How had I landed myself here, uncomfortably crouching at the edge of a ditch? As I had rushed off in the direction I thought correct, which included a bit of angling downhill, I found the slope to be both more steep than it appeared at first glance and more overgrown with corn lilies, their smooth leaves wet after a recent rain. My boots, despite my boasting of their exceptional traction on prior trips, were these days so worn down that they were no match for those slippery leaves, and simply “stepping around them” proved impossible. As a result I had, to my knowledge, just invented the sport of lily glissading: after falling flat on my backside not just once, or twice—not even just three times—I had given up, sat down, and with a shove, sent myself sliding down the mountain.
That was the easy part. Down I slid—much further down than intended—until the slope eased up a little and bits of trees and brush got in my way. Standing up again, I had begun to trudge across a flattish area, only to find a new conundrum: while there were only a few creeks marked on the map, this damp basin had dozens of seeps and streams merging and separating and merging again before they rolled further down the hillside into a valley below. Which one should I head up? I eyeballed my position relative to the scoured rock shaping the bowl above, and decided to aim for the middle of the basin. Thus began my stream-hopping. The first few were simple affairs, but the little canyons they cut in the mountainside grew deeper as I progressed. I had, in fact, paused before the last hop, a little uncertain if I would make it. Thank goodness for that tree.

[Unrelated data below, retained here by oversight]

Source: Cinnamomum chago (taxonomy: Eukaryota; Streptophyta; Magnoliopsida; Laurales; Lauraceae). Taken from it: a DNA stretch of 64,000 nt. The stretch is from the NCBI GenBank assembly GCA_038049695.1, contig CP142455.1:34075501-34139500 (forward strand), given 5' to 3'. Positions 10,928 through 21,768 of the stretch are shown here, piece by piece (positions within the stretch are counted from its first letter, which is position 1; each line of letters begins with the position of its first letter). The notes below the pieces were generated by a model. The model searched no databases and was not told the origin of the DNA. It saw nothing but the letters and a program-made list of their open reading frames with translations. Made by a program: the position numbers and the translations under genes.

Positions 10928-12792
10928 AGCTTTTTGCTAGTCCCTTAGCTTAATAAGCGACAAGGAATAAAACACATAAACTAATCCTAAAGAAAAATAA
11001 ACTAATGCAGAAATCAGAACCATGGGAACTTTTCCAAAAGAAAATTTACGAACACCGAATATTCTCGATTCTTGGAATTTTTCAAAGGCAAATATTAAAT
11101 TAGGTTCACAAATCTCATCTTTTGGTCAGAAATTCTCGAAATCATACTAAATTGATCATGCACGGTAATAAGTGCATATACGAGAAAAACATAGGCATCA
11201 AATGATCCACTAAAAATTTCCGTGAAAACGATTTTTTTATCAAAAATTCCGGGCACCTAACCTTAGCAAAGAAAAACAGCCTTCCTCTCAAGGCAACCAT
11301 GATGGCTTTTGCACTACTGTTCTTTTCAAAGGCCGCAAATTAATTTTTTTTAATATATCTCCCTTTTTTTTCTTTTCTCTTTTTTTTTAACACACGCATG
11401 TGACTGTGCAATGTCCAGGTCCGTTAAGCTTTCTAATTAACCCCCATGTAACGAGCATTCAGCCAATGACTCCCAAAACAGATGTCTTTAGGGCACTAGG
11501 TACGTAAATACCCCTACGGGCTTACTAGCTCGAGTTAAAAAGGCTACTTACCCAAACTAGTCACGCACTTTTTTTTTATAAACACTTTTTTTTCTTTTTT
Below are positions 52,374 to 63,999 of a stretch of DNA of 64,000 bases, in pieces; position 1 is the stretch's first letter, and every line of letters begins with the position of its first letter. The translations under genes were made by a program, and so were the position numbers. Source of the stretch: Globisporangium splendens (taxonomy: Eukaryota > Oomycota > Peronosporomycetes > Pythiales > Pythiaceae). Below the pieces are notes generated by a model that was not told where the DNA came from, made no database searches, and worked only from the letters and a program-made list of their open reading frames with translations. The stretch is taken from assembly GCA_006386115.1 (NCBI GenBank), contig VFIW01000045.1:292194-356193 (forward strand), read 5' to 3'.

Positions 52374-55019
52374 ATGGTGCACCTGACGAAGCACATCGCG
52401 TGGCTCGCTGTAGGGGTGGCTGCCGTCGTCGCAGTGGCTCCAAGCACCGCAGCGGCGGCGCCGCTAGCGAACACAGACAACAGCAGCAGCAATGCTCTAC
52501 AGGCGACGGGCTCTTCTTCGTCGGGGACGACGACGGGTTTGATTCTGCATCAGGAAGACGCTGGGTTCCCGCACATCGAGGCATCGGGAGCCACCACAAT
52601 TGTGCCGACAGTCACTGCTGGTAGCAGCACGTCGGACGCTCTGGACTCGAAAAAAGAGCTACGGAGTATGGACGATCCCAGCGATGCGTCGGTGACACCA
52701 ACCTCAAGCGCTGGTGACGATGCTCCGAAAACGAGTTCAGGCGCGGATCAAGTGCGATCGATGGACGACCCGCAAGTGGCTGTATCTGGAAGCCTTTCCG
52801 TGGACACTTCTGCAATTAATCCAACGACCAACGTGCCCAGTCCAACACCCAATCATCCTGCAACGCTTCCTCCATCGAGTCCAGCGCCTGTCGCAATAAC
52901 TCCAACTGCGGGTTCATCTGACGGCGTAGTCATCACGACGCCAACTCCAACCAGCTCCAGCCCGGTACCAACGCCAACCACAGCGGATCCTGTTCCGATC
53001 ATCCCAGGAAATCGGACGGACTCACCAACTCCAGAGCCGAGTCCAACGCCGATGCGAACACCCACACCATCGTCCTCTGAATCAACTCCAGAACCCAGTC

I patted the abused conifer in a gesture of thanks and contemplated what to do next.
Fellow PCT hikers will surely be scratching their heads at this point, wondering why on earth, during any of this bashing and falling about, I didn’t use the most obvious tool available, and simply whip out my phone. “Why didn’t you use Guthook?” they—or you—might well ask. But for many years, I refused to use the most popular app for navigation on that particular long-distance trail.1 I had managed to hike over half of it Guthook-free, and didn’t see any reason to pay for an additional tool. Which isn’t to say I didn’t have at least one free GPS app on my phone. It was true: at any moment in time, I could have opened it up and waited for that comforting blue dot to appear and tell me where I was in relationship to the path I wanted to be on. Halfway into this particular ten-day trek, though, and I had yet to use it once, even though I had already made several (intentional) side excursions up various waterways. Bleeding limbs or no, I didn’t really want to start using it now.
Avoiding my phone was part of an attempt to keep my orienteering skills somewhat sharpened, to prove to myself that I did indeed know how to move about in the mountains without any high-tech aid. For the very practical purpose that one may occasionally need to do so, involuntarily: phones break, apps stall, and sometimes that blue dot is less than accurate. I could tell my old skills, earned through time in scouting, practice in the field, and occasional refresher courses, were eroding now that I routinely carried my phone into the backcountry. My goal for the trip, then, was to do it without resorting to any app.